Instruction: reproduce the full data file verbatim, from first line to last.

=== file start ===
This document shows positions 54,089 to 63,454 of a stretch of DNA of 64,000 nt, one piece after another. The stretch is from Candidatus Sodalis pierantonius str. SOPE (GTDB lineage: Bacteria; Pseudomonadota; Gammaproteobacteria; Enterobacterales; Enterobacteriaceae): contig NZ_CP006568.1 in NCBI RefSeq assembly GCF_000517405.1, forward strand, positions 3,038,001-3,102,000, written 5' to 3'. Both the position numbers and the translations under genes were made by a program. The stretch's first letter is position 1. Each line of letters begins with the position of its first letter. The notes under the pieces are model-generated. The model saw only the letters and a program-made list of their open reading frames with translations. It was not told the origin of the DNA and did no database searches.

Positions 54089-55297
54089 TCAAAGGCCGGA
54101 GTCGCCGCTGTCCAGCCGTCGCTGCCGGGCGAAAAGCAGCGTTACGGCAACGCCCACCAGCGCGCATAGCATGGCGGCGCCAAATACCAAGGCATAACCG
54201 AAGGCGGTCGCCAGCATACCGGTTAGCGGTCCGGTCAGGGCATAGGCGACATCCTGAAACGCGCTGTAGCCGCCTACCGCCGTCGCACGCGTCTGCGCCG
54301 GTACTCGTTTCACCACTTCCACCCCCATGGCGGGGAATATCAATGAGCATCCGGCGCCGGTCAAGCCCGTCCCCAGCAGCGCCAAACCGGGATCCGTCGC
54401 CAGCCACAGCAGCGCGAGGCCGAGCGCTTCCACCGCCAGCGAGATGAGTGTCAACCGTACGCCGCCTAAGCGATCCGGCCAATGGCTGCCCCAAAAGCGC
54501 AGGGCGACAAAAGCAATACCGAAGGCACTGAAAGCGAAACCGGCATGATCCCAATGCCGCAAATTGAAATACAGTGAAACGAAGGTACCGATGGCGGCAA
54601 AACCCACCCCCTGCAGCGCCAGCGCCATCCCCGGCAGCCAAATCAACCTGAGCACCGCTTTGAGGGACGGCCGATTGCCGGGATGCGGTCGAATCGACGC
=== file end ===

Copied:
This document shows positions 54,089 to 63,454 of a stretch of DNA of 64,000 nt, one piece after another. The stretch is from Candidatus Sodalis pierantonius str. SOPE (GTDB lineage: Bacteria; Pseudomonadota; Gammaproteobacteria; Enterobacterales; Enterobacteriaceae): contig NZ_CP006568.1 in NCBI RefSeq assembly GCF_000517405.1, forward strand, positions 3,038,001-3,102,000, written 5' to 3'. Both the position numbers and the translations under genes were made by a program. The stretch's first letter is position 1. Each line of letters begins with the position of its first letter. The notes under the pieces are model-generated. The model saw only the letters and a program-made list of their open reading frames with translations. It was not told the origin of the DNA and did no database searches.

Positions 54089-55297
54089 TCAAAGGCCGGA
54101 GTCGCCGCTGTCCAGCCGTCGCTGCCGGGCGAAAAGCAGCGTTACGGCAACGCCCACCAGCGCGCATAGCATGGCGGCGCCAAATACCAAGGCATAACCG
54201 AAGGCGGTCGCCAGCATACCGGTTAGCGGTCCGGTCAGGGCATAGGCGACATCCTGAAACGCGCTGTAGCCGCCTACCGCCGTCGCACGCGTCTGCGCCG
54301 GTACTCGTTTCACCACTTCCACCCCCATGGCGGGGAATATCAATGAGCATCCGGCGCCGGTCAAGCCCGTCCCCAGCAGCGCCAAACCGGGATCCGTCGC
54401 CAGCCACAGCAGCGCGAGGCCGAGCGCTTCCACCGCCAGCGAGATGAGTGTCAACCGTACGCCGCCTAAGCGATCCGGCCAATGGCTGCCCCAAAAGCGC
54501 AGGGCGACAAAAGCAATACCGAAGGCACTGAAAGCGAAACCGGCATGATCCCAATGCCGCAAATTGAAATACAGTGAAACGAAGGTACCGATGGCGGCAA
54601 AACCCACCCCCTGCAGCGCCAGCGCCATCCCCGGCAGCCAAATCAACCTGAGCACCGCTTTGAGGGACGGCCGATTGCCGGGATGCGGTCGAATCGACGC